Welsh village to sue government over ‘alarmist’ rising sea level claim
By Paul Homewood
We often moan about things climate change related, but sometimes my blood really boils.
From the Telegraph:
House prices in Fairbourne have plummeted
A Welsh village is to sue the government after a climate change report suggested their community would soon be washed away by rising sea levels.
The document says Fairbourne will soon be lost to the sea, and recommends that it is "decommissioned".
Angry villagers say predictions of that the sea level will rise by a metre a year are alarmist, and have hit house prices and investment in the village.
At a local meeting they voted overwhelmingly in favour of pursuing legal action over the controversial Shoreline Management Plan 2 (SMP2), saying it had "blighted" their community.
The plan for Fairbourne, in Gwynedd, surrounded by the Snowdonia National Park, was commissioned by Pembrokeshire and Gwynedd local authorities and signed off by the Welsh Government. It is not yet clear who would foot the bill should the legal campaign be successful.
Businesses are struggling for long-term investment
Currently, Fairbourne is included in the West of Wales (SMP2) which recommends that, while the village will be protected against flooding over the next few years, in the longer term, as sea levels rise, it will undergo "managed realignment" and Fairbourne will eventually be "decommissioned".
As a result, house prices in Fairbourne have plummeted and businesses have struggled for long-term investment.
The SMP2 plan states that Fairbourne will see sea levels rise by one metre in the next century, but Fairbourne Facing Change (FFC), a community action group looking to sustain the coastal village for as long as possible, has always dismissed this data as misleading.
The chairman of FFC, Pete Cole, said: "There are four Shoreline Management Plans for Wales, two of which, including the one covering Fairbourne, used the more aggressive sea level rise predictions of one metre in 100 years.
"The other two used more optimistic forecasts. If these had been used in Fairbourne the timeline would have been extended by many years.
The SMP2 plan states that Fairbourne will see sea levels rise by one metre in the next century
"It’s ridiculous that had Fairbourne been separated by two different SMPs, one side of the village would be a metre under water 30 to 40 years before the other half – it’s nonsensical.
"The 2016 sea level rise forecast produced by the esteemed National Tidal and Sea Level Facility concluded that sea levels could be expected to rise 50cm rather than one metre in the next 100 years and with only a modest 20 to 30cm rise in the next 50 years.
"FFC has never accepted the predictions used for our SMP2. Latest scientific evidence proves that we were right."
Seeking ‘legal redress’, FFC and Fairbourne are hoping to claim back the original value of all the properties and businesses in Fairbourne following the "enormously damaging" claims put forward by the SMP.
"We have been hurt by the actions of the agencies who adopted these plans without thinking of the ramifications," added Mr Cole.
"Serious questions should be asked about the ‘due diligence’ of these bodies which are overseeing a system which is not consistent across the whole of the country.
"A barrister from Gray’s Inn Square Chambers in London, specialising in the fields of planning and local government law, has reviewed our situation and concludes that there could be a potential claim.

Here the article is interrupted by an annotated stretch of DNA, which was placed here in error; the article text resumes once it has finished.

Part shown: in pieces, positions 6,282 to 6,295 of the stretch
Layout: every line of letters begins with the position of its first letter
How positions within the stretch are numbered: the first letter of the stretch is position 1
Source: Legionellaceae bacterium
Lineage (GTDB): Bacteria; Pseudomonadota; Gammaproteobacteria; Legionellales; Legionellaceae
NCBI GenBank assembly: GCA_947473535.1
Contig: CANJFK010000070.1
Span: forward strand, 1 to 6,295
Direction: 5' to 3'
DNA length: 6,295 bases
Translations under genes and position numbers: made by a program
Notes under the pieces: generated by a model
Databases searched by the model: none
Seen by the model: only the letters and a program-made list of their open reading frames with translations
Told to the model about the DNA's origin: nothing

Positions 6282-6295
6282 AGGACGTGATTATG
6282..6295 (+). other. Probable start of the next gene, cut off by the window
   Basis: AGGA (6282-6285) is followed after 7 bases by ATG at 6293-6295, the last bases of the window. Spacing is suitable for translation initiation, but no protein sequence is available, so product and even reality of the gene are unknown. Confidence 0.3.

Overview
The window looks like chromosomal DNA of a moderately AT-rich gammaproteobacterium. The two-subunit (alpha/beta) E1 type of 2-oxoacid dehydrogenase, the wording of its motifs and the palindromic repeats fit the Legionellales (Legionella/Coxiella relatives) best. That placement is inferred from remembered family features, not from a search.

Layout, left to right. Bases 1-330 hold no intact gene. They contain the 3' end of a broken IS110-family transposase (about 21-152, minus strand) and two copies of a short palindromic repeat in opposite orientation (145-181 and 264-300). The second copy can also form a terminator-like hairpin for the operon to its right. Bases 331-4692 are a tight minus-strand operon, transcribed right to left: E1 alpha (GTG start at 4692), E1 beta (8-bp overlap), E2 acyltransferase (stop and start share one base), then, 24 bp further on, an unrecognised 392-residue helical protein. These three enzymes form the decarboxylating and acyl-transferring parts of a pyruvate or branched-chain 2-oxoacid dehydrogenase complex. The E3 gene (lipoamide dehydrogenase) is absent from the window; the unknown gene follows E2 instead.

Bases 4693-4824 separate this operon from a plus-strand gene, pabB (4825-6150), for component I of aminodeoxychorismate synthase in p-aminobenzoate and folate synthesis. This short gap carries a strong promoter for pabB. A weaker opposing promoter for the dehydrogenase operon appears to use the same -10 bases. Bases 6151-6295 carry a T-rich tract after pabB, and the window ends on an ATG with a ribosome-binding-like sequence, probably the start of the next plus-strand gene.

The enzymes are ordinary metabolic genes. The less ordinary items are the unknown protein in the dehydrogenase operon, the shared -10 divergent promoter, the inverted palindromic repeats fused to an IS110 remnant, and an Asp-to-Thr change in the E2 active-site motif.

"We could be looking at a substantial return, tens of millions, but perhaps even £100 million.
"The barrister has offered to undertake the legal work on a fixed-fee basis of around £20,000.
"Public meetings held on Friday, 5 February, agreed overwhelmingly to personally commit to contribute to the funding covering legal costs and that FFC would ask the barrister to proceed with the initial review and application of those facts to the law.
"We have already raised a four-figure sum towards the legal fees, almost a 10th of the amount required."
Forget about the “a meter a year” headline! Obviously there has been a breakdown in communication (or more likely commonsense) here. The claim is, of course, a meter per century.
But it will come as no great surprise to any of us that there is not the slightest evidence that this will happen.
Fairbourne is on the West Wales coast, on the edge of the Snowdonia National Park.
Across the estuary, there is a tidal gauge at Barmouth. It only started in 1991, and there have been some missing months in between. However, it is immediately apparent that there has been little change in sea level in the last decade.
Tide Gauge at Barmouth
We find a similar trend at Fishguard, just down the coast.
Tide Gauge at Fishguard
There is too much missing data to calculate a meaningful trend, but just around the coast in North Wales, we get a trend of 1.78mm/year at Llandudno, since the start of data in 1994.
The nearest tidal gauge with long term and complete data is Newlyn in Cornwall. Newlyn is a couple of hundred miles away, so there will be some small differences, not least because the land is sinking there at a rate of about 0.5mm/year, whereas the area around Fishbourne is pretty much stable.
Nevertheless, any major changes in the rate of sea level rise would be equally as apparent there. NOAA tell us that sea levels at Newlyn have been rising at the rate of 1.76mm/year since 1915.
Furthermore, there has been no acceleration in the trend. Indeed, it was rising faster before 1970.
As has been noted on many occasions, forecasts of large scale sea level rise this century are little more than fantasy, and certainly have no basis in fact. Grant addicted scientists, sat in their ivory towers, may think they are saving the world, when they play around with their computer models.
But the reality is that they are doing very real damage to people living in places like Fairbourne.